The United Kingdom has become the first major economy to legislate long-term climate targets this week as outgoing Prime Minister Theresa May announced new legislation on Wednesday which will enshrine into law a net zero emissions by 2050 target.
Even as she is effectively being pushed out the door of Number 10 Downing Street, Prime Minister Theresa May is looking to leave some legacy behind her — other than the catastrophic handling of the UK’s “Brexit” negotiations. Announced on Wednesday, Theresa May said that she would introduce a statutory instrument in Parliament to amend the Climate Change Act of 2008 to enter into law a commitment to “eradicate” the country’s “contribution to climate change by 2050.”
According to the UK government, this legislation is the first among G7 nations and is expected to encourage other major economies to follow the UK’s lead. The UK will also conduct a further assessment within 5 years to confirm that other countries are taking similarly ambitious action, in turn multiplying the effect of the UK’s leadership and ensuring that the country’s industries do not face unfair competition.
“As the first country to legislate for long-term climate targets, we can be truly proud of our record in tackling climate change. We have made huge progress in growing our economy and the jobs market while slashing emissions,” said Prime Minister Theresa May. “Now is the time to go further and faster to safeguard the environment for our children. This country led the world in innovation during the Industrial Revolution, and now we must lead the world to a cleaner, greener form of growth.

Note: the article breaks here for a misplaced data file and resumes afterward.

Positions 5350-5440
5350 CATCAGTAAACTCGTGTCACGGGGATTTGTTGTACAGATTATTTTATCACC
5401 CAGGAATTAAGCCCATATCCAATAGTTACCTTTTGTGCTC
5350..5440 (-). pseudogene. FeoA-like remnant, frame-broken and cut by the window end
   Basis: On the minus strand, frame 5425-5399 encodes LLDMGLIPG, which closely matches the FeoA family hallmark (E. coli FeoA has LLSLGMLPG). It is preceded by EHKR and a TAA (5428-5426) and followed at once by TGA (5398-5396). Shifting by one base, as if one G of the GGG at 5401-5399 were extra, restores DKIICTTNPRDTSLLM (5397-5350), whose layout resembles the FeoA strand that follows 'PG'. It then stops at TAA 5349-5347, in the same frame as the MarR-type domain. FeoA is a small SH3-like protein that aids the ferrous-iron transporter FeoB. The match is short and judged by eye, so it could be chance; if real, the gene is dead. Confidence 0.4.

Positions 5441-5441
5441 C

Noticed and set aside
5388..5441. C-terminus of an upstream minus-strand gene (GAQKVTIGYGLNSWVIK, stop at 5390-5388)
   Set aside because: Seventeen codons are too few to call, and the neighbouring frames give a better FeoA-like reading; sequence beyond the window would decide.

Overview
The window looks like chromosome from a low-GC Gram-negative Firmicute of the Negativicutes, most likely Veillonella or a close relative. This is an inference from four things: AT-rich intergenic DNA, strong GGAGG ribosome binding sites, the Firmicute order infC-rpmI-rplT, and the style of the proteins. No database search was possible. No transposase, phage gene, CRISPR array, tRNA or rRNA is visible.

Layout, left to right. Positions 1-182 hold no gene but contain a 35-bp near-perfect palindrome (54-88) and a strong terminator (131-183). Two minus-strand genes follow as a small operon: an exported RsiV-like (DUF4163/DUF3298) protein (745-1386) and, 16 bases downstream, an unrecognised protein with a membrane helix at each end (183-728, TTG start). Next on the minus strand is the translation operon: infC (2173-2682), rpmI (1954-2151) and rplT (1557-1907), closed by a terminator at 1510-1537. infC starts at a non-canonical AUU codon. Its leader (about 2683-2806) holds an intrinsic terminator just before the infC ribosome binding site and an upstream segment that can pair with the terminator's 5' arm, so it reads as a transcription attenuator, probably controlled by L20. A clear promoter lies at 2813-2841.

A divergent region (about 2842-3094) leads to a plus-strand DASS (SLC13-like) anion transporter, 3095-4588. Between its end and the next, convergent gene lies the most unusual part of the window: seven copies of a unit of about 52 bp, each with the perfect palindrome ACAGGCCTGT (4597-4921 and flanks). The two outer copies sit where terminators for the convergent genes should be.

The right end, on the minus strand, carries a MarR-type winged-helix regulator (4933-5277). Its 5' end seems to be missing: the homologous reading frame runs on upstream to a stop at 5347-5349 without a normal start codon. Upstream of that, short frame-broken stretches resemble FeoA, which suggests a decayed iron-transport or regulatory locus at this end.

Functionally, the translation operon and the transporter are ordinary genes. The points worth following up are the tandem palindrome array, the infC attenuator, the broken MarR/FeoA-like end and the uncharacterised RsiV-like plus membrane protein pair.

“Standing by is not an option. Reaching net zero by 2050 is an ambitious target, but it is crucial that we achieve it to ensure we protect our planet for future generations.”
“We want to continue our global leadership and that’s why we are introducing a legally binding net zero target to end the UK’s contribution to global warming entirely by 2050,” added Secretary of State for Business, Energy and Industrial Strategy Greg Clark. “The report we commissioned from the Committee on Climate Change makes clear that we have laid the foundations to achieve a net zero emissions economy, and that it is necessary and feasible.
“Almost 400,000 people are already employed in the low-carbon sector and its supply chains across the country. Through our modern Industrial Strategy we’re investing in clean growth to ensure we reap the rewards and create two million high quality jobs by 2030.”
“It’s a historic day when the country that introduced carbon-based industrialisation to the world announces that it will no longer contribute to climate change,” said Christian Aid’s Global Climate Lead, Dr Alison Doig.
“The world is facing a climate emergency and the only way we will solve it is by countries going net zero.